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--- Tim Nelson <email@example.com> wrote:
> > I'm just wondering how some of those walls of amps I
> > see behind, say, Brian May or Edward VanHalen work,
> > in terms of power.
> That's mostly for reasons other than power, including:
> 1) Looks. In the early days, Kiss used to tour with a
> wall of empty Marshall cabs, using one or two real
Yep, apparently a lot of bands did this. I've even seen cabinet blanks
sold. It's a speaker cabinet box, with no speakers. The front board isn't
cut for them. Apparently it saved on cost and weight to make 'em that way.
> 2) Sound spread, to be able to hear oneself from many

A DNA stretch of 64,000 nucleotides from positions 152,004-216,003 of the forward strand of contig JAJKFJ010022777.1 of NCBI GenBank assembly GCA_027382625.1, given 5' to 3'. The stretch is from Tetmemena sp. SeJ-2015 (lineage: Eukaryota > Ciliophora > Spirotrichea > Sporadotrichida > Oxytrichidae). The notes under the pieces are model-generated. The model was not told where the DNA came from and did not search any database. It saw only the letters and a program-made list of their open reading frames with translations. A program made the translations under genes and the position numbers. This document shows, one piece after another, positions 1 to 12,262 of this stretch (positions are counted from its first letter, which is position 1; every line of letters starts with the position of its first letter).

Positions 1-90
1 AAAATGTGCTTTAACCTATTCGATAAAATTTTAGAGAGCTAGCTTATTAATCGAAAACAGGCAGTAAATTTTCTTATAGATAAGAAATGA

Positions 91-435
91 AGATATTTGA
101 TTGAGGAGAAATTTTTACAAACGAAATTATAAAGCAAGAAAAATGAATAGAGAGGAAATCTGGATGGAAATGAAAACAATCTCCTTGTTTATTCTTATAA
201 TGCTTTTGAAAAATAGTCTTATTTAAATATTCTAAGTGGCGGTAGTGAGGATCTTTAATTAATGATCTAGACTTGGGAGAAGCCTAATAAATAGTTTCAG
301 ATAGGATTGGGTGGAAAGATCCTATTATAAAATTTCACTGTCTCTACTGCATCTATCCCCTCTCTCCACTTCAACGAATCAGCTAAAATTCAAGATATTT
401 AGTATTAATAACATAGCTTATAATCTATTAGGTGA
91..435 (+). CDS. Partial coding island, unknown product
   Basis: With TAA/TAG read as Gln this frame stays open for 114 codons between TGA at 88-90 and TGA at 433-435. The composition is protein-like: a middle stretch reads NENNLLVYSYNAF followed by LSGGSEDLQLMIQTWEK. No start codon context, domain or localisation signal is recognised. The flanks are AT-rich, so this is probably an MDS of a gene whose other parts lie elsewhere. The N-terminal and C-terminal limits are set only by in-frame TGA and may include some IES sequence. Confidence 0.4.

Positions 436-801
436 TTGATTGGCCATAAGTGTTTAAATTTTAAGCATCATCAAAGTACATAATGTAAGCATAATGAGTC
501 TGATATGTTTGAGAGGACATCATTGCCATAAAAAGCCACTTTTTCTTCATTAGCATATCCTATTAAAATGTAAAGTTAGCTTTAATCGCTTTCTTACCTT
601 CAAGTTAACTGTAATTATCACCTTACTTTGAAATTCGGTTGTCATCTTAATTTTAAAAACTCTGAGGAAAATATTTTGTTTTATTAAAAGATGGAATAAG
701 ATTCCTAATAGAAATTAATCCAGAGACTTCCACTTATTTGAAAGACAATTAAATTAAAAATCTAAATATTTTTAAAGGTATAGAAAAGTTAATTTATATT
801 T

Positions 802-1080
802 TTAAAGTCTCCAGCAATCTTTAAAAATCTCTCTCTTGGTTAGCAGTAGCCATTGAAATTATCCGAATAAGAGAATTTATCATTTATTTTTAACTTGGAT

> points across a large stage. Eddie Van Halen has been
> quoted as saying he liked to feel his pants legs
> ripple in front of his cabinets.
Man. It's a wonder the guy can still hear ANYTHING. I was doing sound for
not long ago and their stage volume was so loud that it literally
vision when I went to stage to check out their monitors. Yow!
> 3) Separation of a complex signal. Brian May's wall of
> AC30s allowed him to send the different delayed
> signals from his tape echoes to different amps to
> avoid having them mush all together into mud. (This
> reason is the most applicable to us as loopers...)
It's probably also to get additional sounds, since the AC30 has both a cool
overdrive and a great clean sound, but it doesn't have multiple channels,
you want instant access to both, you need two amps. I know people like Eric
Johnson and Stevie Ray Vaughn had lots of amps on stage, but it was for the
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- Re: Power
- From: Tim Nelson <firstname.lastname@example.org>